The Tucson Cine Mexico film festival kicked off its 16th year Wednesday night with celebration, dancing and discussion about the Mexican film industry. The festival will run through Sunday with film debuts, panel discussions and other events each day. - NICOLE LUDDEN | CRONKITE NEWS
  • Nicole Ludden | Cronkite News
  • The Tucson Cine Mexico film festival kicked off its 16th year Wednesday night with celebration, dancing and discussion about the Mexican film industry. The festival will run through Sunday with film debuts, panel discussions and other events each day.

In addition to the type of movies they screen, the Tucson Cine Mexico festival prides itself on the diverse audience it attracts.

“Anywhere from 60 to 70 percent of our audience every year is self-describing Latino,” Westover said. “They want to see their culture on the screen, and they want to hear people speaking Spanish. We have the most interesting eclectic audience.”

In order to focus on emerging filmmakers, the festival gives a Jaguar Award for the most impressive directoral film debut. This year’s recipient is “La Camarista/The Chambermaid,” which will make its Arizona premiere at the festival on Saturday.

Gutiérrez said “La Camarista” is the only film in the Tucson Cine Mexico lineup that has secured U.S. distribution, with a June opening.

As a drama addressing issues of the working class in Mexico, “La Camarista” brings attention to the talent of director Lila Avilés. This year, over half the films in the festival’s lineup are directed by women.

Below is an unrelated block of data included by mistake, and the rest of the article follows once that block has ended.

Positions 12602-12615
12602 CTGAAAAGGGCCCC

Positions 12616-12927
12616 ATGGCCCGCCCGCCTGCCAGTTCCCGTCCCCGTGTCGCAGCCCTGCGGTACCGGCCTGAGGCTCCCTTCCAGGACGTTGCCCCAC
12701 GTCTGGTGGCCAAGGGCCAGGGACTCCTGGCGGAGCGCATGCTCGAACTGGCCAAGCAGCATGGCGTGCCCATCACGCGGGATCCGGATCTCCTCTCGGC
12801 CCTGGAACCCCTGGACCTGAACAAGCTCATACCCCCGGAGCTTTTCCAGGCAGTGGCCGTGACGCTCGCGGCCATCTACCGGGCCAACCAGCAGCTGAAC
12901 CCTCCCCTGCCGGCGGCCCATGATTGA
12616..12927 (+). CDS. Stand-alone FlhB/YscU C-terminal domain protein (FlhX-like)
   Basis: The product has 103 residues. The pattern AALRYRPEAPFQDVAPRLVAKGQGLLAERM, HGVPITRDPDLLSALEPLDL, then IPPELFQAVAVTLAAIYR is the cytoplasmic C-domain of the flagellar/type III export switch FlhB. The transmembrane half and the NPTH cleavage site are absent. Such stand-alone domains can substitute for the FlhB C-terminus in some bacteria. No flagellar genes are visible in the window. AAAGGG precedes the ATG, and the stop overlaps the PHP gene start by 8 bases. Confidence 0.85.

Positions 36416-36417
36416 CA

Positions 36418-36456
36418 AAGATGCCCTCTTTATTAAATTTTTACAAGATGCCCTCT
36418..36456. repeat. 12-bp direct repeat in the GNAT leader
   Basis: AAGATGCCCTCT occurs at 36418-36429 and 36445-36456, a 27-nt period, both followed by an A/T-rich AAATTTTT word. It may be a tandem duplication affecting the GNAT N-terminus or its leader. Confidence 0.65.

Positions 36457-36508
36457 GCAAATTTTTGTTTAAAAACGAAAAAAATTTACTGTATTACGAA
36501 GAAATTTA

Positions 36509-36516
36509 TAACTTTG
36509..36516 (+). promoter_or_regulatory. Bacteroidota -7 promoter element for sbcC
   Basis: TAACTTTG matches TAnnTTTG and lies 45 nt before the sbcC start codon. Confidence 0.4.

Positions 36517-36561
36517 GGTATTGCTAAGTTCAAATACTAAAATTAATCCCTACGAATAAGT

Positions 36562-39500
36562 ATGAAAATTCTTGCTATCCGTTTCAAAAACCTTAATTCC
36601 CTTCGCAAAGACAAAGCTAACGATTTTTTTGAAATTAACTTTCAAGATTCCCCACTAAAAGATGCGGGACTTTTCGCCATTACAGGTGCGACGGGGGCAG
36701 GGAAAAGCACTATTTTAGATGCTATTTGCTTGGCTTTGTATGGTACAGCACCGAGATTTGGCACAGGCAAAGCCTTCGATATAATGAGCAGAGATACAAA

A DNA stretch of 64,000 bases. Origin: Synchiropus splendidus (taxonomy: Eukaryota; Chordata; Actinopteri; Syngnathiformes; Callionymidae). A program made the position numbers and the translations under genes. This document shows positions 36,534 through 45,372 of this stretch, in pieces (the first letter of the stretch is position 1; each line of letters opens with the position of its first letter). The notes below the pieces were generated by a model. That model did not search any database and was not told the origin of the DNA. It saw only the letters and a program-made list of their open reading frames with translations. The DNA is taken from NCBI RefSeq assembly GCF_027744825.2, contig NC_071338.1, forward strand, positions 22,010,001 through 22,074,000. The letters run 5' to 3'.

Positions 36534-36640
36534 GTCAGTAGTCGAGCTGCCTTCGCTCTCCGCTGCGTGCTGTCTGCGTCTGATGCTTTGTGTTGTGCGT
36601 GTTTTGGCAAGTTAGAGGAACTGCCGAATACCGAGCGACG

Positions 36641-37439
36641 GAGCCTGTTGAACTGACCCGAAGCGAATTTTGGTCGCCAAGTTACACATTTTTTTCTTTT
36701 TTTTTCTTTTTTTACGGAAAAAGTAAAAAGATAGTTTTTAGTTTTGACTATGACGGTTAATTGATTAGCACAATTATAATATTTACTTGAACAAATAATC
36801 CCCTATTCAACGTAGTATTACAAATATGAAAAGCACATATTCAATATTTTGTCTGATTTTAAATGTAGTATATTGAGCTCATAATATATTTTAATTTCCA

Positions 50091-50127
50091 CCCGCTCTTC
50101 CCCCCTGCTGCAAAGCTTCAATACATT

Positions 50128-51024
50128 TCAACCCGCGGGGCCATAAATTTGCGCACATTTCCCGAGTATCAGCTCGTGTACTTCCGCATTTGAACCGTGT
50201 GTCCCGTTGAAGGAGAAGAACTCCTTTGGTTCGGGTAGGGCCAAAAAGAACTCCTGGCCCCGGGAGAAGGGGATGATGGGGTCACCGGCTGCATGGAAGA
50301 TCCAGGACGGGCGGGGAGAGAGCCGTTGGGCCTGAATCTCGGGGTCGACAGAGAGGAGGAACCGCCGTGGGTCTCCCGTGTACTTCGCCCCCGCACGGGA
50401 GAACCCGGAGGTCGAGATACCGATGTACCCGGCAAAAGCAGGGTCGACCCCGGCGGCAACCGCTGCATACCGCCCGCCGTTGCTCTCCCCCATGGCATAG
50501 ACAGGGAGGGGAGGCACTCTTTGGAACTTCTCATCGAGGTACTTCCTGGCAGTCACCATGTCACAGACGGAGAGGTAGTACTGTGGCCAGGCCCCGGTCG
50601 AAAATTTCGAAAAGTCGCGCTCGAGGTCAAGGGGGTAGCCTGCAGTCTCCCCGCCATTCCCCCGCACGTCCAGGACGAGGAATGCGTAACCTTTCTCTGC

“I would highly recommend ‘The Chambermaid.’ That’s making the waves in international film. It’s been winning prizes at different film festivals around the world,” Gutiérrez said. “I think it’s a good example of the excellence and artistry of Mexican cinema.”

By displaying stories through film on the big screen, Tucson Cine Mexico aims to create a collective experience for its audience.

“I hope that people understand that there’s shared stories, we’re all kind of living a shared experience,” Hanson FilmTV Institute Intern Mattheo Sawyer said. “The stories across the board, if done interestingly, can help us relate more. I think that’s one thing this festival is doing.”

Gutiérrez also believes Tucson Cine Mexico has been successful in providing enlightening Mexican films for an audience hungry for international cinema.

“The festival has become one of the most important platforms in the U.S. for Mexican cinema,” Gutiérrez said. “The work of 16 years has really paid off, and we’ve built a very dedicated audience locally. I urge local audiences to really go and look for all these shows.”

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"The Dirt" Isn't Worth Your Time on Netflix

Posted By on Thu, Mar 28, 2019 at 4:25 PM


Jeff Tremaine, director of the Jackass films, tries to deliver an actual narrative movie and bombs miserably with this lame biopic of Motley Crue.

Based on the book written by members of the band, the film covers the band from formation through their career, and makes a mess of the whole thing.

For starters, Tommy Lee lookalike Machine Gun Kelly delivers a bad performance as the iconic drummer, making him into more of a cartoon than he already is. Daniel Webber is an annoying prick as lead singer Vince Neil, who actually is an annoying prick in real life, too, so I guess he gets a pass. Douglas Booth renders bassist Nikki Six boring, while Iwan Rheon is the closest thing to any fun as the old, grumpy guitarist Mick Mars.

I confess, I’ve never liked the band and I find their music amateurish and shitty, so me liking a movie about them might be a stretch. Still, we are talking some bad wig acting here, and nothing revelatory whatsoever about the group. (They had groupies, they did drugs, blah, blah, blah.)

I never thought I’d see a rock biopic that annoyed me more than Bohemian Rhapsody, but here you go. (Streaming on Netflix).

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Friday, March 22, 2019